Goalkeeper wise, Andy Goram and Ally Maxwell had the usual yellow, red, and grey versions of a manufacturer’s goalie jersey to choose from, although Goram did play at least two matches wearing a generic Adidas ‘Taifun’ shirt with McEwan’s Lager printed on it, for reasons unclear. Intriguingly, contemporary catalogues from retailers advertised replica versions of Rangers goalkeeper shirts for the 1993-94 season that utilised the ‘Rib Bar’ template (as per the 1993 Liverpool home shirt,) in purple. These were never worn by the first team, as far as I’m aware, but more on that later.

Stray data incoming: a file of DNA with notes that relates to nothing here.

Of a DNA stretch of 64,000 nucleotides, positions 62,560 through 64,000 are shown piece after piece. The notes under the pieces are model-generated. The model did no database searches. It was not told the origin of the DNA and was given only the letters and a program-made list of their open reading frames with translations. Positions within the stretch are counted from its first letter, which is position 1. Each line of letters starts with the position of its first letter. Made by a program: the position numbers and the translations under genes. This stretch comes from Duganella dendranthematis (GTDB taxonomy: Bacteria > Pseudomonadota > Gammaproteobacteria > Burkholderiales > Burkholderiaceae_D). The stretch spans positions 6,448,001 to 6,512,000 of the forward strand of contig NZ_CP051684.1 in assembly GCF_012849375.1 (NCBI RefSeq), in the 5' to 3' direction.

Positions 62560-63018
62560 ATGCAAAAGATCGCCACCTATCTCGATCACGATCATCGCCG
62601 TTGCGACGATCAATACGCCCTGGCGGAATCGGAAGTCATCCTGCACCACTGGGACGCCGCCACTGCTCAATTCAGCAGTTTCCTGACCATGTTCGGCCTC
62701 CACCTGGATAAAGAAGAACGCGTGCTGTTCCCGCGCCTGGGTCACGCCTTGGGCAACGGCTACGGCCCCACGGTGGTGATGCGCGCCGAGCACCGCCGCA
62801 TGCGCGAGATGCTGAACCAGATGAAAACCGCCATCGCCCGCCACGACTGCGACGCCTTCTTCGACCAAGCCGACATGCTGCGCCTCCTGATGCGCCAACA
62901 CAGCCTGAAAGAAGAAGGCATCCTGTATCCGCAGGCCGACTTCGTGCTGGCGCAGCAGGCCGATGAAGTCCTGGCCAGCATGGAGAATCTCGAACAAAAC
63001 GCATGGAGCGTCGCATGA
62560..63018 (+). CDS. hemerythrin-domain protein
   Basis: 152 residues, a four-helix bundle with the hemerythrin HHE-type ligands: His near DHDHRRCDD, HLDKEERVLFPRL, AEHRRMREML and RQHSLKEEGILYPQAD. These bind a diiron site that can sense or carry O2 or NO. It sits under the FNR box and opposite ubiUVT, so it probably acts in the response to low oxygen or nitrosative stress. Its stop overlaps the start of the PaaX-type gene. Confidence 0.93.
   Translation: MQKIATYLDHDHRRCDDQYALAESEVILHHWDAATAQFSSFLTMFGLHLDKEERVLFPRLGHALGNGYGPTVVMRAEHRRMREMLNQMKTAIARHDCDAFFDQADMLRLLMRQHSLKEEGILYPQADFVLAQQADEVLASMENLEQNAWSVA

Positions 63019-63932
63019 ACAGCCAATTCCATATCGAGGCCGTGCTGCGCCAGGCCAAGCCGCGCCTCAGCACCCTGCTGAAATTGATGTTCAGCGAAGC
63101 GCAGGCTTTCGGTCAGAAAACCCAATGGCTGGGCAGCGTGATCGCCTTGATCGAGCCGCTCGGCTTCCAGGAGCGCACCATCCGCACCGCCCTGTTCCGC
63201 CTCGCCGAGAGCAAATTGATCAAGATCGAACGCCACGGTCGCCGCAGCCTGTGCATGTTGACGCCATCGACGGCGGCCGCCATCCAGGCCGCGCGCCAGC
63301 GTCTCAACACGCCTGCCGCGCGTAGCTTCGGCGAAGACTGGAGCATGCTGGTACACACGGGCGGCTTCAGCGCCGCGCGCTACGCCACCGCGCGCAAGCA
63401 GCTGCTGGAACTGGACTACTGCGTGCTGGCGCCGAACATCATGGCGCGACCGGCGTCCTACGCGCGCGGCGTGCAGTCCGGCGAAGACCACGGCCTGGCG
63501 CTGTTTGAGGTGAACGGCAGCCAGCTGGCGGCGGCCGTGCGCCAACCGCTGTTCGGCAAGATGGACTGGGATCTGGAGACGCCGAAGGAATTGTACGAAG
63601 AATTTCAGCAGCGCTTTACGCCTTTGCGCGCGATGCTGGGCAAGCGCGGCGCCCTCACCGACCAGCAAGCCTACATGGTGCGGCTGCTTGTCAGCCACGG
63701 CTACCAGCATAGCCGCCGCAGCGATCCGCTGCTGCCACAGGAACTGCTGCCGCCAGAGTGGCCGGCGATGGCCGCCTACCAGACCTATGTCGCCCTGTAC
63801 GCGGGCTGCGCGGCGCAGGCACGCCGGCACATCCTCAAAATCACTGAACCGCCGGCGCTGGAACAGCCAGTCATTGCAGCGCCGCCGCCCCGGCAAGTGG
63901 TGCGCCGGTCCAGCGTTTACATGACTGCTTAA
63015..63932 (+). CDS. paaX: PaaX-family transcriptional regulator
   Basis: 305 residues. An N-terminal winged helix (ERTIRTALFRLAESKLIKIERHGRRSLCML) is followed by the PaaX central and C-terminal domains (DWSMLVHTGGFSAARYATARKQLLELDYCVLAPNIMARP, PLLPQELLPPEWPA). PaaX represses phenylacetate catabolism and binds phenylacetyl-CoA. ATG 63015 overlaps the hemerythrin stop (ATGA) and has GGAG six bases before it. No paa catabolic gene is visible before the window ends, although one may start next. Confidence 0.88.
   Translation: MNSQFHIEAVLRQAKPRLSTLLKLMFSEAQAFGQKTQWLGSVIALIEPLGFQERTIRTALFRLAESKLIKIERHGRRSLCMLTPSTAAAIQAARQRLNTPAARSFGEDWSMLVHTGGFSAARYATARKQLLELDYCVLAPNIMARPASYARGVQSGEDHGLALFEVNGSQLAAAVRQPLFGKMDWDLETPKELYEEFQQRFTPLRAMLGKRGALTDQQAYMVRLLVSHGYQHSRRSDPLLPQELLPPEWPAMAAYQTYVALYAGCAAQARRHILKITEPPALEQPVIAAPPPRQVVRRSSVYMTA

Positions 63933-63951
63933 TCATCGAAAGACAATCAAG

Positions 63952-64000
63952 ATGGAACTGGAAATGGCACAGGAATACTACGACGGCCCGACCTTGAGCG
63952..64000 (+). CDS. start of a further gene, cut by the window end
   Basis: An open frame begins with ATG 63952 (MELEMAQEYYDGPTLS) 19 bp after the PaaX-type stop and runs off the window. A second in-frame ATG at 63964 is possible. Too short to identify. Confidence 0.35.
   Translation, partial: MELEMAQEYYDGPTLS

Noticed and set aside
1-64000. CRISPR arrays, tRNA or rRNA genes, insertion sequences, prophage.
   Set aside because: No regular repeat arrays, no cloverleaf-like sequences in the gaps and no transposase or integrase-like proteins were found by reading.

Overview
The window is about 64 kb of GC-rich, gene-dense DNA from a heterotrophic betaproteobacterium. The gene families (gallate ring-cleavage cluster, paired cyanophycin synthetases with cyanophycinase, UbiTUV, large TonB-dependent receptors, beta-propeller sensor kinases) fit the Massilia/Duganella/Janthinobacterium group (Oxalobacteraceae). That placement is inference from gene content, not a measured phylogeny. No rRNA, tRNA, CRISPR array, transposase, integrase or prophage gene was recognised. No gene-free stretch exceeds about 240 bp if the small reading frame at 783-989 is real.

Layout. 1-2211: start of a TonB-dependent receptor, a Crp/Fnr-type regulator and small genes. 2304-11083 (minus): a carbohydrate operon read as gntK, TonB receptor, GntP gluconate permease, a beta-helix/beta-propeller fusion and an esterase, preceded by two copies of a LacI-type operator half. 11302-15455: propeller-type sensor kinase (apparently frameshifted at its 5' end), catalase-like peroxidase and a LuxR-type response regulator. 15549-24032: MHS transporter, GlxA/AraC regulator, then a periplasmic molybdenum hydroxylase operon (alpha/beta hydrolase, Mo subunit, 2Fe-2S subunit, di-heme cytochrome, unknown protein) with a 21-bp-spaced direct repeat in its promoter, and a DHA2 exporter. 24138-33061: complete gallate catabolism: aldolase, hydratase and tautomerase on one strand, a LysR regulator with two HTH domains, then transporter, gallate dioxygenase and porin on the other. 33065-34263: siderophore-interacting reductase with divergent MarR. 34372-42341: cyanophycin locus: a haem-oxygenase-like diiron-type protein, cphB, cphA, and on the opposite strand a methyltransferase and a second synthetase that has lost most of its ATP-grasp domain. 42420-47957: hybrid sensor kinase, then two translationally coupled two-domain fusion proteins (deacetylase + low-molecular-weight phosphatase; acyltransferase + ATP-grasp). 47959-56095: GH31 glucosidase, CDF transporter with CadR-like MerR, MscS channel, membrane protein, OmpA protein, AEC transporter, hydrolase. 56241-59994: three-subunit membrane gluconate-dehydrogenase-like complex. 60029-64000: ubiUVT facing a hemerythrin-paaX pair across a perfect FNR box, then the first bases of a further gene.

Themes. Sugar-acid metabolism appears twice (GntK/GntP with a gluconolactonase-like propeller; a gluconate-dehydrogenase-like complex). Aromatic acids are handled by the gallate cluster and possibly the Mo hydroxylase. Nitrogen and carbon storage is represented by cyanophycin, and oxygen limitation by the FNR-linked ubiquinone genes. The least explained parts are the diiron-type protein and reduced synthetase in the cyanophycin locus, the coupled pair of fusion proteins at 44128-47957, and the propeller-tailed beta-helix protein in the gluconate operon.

Speaking of the sponsors, in season 92-93, Rangers qualified for the inaugural Champions League, whose regulations precluded shirt sponsors (this seems faintly ridiculous 25 years on, but hey ho.) Rangers received a shipment of sponsorless jerseys for the first group match against Marseille, but the fact Mark Hateley, Trevor Steven, and Alexei Mikhailitchenko preferred to wear long-sleeved shirts had clearly been overlooked. Thus the two Englishmen and Ukrainian lined up against the French champions wearing long sleeve shirts with a rectangular patch from another home kit stitched over the offending sponsor. Due to UEFA’s rules on the home team changing if there was a kit clash, we also experienced the rare sight of Rangers wearing their away kit at Ibrox, in the group match against Bruges. Finally, a competition patch would adorn a Rangers shirt for the first time in the form of the Champions League Starball. The Scottish Football League wouldn’t adopt such patches until 1995.